Another intriguing part is how the white surfaces reflect the colors, such that it is hard to discover any ceilings or walls devoid of colour.
A glass ground on the attic level gives a glimpse to the space beside the stair; a glass bridge down one level crosses the space. This is one of the most disorienting parts of the Skyhouse, one that really embodies Hotson’s intention to shape space rather than create sculptural objects, as many architects attempt to perform these days.
Much of the design happened following the interior had been demolished along with the casing has been three-dimensionally scanned to make a computer version. Hotson carried out much of the design inside the computer environment, aligned with the customer’s adopting of mathematical complexity (one of the customers routed Hotson his dissertation for inspiration). With such complex interactions with surface, emptiness, structure and mild, it’s easy to determine how a computer would have to be involved.
The slide begins in the attic at the end opposite the living area. A similar angled piece of glass separates the attic from the guest bedroom down one level.
The mouth of this slide along with the piece of glass are actually independent of each other (the former doesn’t rest on the latter), so the slide can proceed without damaging the glass.
The slide runs in two sections; the primary is from the attic space down one level to a hallway by the guest bedroom. Then you can continue the second leg to the exit near the dining area we saw before.
Here’s a view from the glass bridge (its own glass guardrail is visible in the bottom-right corner) that joins the stair and the guest bedroom. The steel near the peak of the hipped roof is visible in the top opening, and the slide is visible in two, as it makes its way from the attic to the guest bedroom to our right.
Like the apartment, the stainless steel tubing of this slide contains occasional openings; now we could see one at the larger opening at the left.
In the guest bedroom the slide is an undeniable presence, snaking its way down over the bed. A brightly colored mural covers the wall behind the bed and can be reflected in the surfaces of the slide. The reflections accentuate the manifold structure of this slide (it had been fabricated in Germany and put together onsite before the walls were constructed). This illness accentuates the motion of the slide and of the people inside.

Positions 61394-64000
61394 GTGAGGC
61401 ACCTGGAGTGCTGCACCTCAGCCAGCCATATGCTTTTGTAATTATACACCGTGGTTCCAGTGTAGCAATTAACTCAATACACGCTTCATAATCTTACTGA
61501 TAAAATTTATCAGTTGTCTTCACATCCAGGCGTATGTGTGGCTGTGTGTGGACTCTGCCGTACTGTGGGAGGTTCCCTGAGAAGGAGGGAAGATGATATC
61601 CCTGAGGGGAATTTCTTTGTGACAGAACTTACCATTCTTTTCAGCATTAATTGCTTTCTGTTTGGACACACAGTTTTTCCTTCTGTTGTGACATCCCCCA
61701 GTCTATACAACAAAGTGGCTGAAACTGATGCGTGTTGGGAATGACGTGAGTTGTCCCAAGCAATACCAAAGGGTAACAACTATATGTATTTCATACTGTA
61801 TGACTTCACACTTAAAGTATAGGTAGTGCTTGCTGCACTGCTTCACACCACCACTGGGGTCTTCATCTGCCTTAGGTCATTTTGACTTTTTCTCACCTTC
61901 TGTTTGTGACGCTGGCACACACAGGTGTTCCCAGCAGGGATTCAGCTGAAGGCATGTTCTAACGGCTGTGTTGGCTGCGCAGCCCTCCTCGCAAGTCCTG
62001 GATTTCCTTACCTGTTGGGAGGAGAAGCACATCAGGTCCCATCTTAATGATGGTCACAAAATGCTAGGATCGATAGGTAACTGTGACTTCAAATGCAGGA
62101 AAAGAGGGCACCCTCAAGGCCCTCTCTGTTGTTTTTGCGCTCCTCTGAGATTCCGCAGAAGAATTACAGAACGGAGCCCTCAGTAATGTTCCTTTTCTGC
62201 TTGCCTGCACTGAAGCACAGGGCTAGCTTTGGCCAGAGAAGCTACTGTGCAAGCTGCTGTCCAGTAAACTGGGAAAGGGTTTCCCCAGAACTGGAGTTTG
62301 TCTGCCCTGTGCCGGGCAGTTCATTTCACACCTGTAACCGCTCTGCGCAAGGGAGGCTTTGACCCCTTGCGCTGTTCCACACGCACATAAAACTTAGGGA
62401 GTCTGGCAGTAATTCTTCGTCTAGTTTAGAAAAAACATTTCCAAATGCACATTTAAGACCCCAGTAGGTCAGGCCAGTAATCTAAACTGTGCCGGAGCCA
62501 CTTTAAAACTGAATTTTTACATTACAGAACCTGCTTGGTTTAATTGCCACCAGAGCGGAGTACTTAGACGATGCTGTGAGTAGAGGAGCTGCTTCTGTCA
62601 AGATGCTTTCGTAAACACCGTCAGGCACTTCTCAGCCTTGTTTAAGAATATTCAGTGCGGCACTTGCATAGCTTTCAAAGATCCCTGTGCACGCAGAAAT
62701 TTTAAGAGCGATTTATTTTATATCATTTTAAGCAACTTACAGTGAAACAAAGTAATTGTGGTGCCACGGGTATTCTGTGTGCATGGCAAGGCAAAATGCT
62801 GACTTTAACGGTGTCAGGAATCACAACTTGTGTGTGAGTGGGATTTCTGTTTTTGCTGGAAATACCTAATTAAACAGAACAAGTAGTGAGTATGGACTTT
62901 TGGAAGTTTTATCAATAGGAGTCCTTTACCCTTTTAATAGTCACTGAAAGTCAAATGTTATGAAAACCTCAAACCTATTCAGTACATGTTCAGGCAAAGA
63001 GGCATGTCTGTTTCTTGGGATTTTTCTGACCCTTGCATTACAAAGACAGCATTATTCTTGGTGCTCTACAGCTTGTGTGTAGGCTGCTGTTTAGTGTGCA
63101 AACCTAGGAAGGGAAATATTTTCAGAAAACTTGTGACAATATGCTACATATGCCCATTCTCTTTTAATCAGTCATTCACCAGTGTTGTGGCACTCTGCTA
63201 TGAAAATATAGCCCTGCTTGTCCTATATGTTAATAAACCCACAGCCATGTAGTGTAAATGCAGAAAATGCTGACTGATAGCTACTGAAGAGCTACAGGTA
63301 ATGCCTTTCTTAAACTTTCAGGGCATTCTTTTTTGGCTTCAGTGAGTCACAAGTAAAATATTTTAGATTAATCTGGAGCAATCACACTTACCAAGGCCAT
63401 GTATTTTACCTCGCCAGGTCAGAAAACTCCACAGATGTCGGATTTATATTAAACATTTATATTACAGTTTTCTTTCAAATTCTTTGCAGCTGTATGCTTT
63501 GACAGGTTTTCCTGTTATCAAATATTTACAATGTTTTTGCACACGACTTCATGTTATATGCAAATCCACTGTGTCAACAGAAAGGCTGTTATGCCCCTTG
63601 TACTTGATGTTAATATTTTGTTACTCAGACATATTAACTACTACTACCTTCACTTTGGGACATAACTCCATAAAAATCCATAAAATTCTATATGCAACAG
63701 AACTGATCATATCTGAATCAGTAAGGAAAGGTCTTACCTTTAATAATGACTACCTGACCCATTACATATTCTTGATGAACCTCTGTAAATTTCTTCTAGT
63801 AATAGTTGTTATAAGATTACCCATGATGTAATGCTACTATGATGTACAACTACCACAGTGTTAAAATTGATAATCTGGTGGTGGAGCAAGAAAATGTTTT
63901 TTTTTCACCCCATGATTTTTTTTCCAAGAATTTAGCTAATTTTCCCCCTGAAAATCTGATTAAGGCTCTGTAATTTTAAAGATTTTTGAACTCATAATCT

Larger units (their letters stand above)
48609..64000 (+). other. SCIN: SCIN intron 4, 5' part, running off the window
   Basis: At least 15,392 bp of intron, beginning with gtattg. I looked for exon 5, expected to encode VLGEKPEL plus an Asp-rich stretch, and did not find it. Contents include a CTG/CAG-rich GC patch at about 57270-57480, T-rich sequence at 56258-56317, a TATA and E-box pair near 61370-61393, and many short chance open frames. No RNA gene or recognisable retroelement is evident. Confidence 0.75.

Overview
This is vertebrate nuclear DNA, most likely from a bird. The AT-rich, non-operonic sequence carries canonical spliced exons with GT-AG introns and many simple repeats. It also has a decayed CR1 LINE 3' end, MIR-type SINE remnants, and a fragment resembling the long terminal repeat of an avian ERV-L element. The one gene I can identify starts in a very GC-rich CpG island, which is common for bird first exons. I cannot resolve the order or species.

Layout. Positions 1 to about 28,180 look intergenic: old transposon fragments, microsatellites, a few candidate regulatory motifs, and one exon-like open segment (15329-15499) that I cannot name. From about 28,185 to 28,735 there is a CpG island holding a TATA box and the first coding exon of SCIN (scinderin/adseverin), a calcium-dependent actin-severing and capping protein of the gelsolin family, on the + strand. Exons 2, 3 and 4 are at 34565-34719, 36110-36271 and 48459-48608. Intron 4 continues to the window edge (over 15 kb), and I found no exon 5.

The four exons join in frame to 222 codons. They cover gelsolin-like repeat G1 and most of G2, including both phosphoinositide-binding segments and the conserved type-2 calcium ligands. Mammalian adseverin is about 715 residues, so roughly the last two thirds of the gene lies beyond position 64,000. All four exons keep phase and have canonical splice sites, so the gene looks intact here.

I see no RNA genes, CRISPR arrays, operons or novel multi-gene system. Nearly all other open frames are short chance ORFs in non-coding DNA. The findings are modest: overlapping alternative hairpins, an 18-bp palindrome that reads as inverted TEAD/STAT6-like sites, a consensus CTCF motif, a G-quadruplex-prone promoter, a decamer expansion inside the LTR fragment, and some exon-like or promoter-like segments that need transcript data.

The final leg of this slide curls its way down over the sofa in the little family room.
To the best of us is a TV, and outside is your master bedroom, which sits below the guest bedroom. The closely coiled slide makes a significant statement in this space, but notice the way its mild slope near the bottom lets people slow down before they depart by the dining area. Amazingly, this particular stretch of slide is supported at two things: the wall at the exit along with a little flange two tales up by the guest bedroom.
Hotson discovered inspiration in the slides of German artist Carsten Höller; his show at the Tate Modern in 2006 was actually followed by a large slide inserted to New York’s New Museum at 2011. As executed, the slide will be as much art as play.
It’s worth looking around the apartment again to see some of the unique details beyond the slide, stair and living area. This is one of the dormer windows that happens to perfectly frame the Woolworth Building to the west.
A glass pane below the window helps to deliver light to the lower levels while also supplying security. Here is the window we are looking up at in the next photo.
In different parts of the home, triangular glass panes fill the gaps between the walls along with steeply sloped hip roof. These room dividers act clear with all the flick of a switch, so mild could be “borrowed” at a few times and privacy can be ensured the rest of the time.
At one of those dormer windows is a toilet. A couple interesting things are happening here: First, the sink is at the gap between the dormer and the canted interior wall; this detail occurs in all the bathrooms (even when the walls are perpendicular) because of the contour of these walls.
Second, the mirror and medicine cabinet are put into a sheet of frosted glass within the arched opening. The latter admits light and preserves privacy, but as the photo on the right side here reveals, opening the mirror provides a view of this building (designed by Frank Gehry) to the east.
The final detail is an aperture inside the shower beside the sink in the previous photo. An individual can take a shower and also look at a distant view of the Chrysler Building (awarded the photo, you’ll have to trust me). This view is through an opening in the wall filled with the dormer by the seating area above the living area (ninth photo).
This detail illustrates how Hotson formed the distances on the inside based on external factors (light, views) in addition to the requirements of each room. Views like the one of the Chrysler Building in the shower orient people to the city from deep inside the ground plan.
Walls are not solid; they’re punctured and pleated to make connections across space. Yes, the design is more complex, but there is a logic to it that contributes to a never-ending chain of surprises.
See more photographs of the house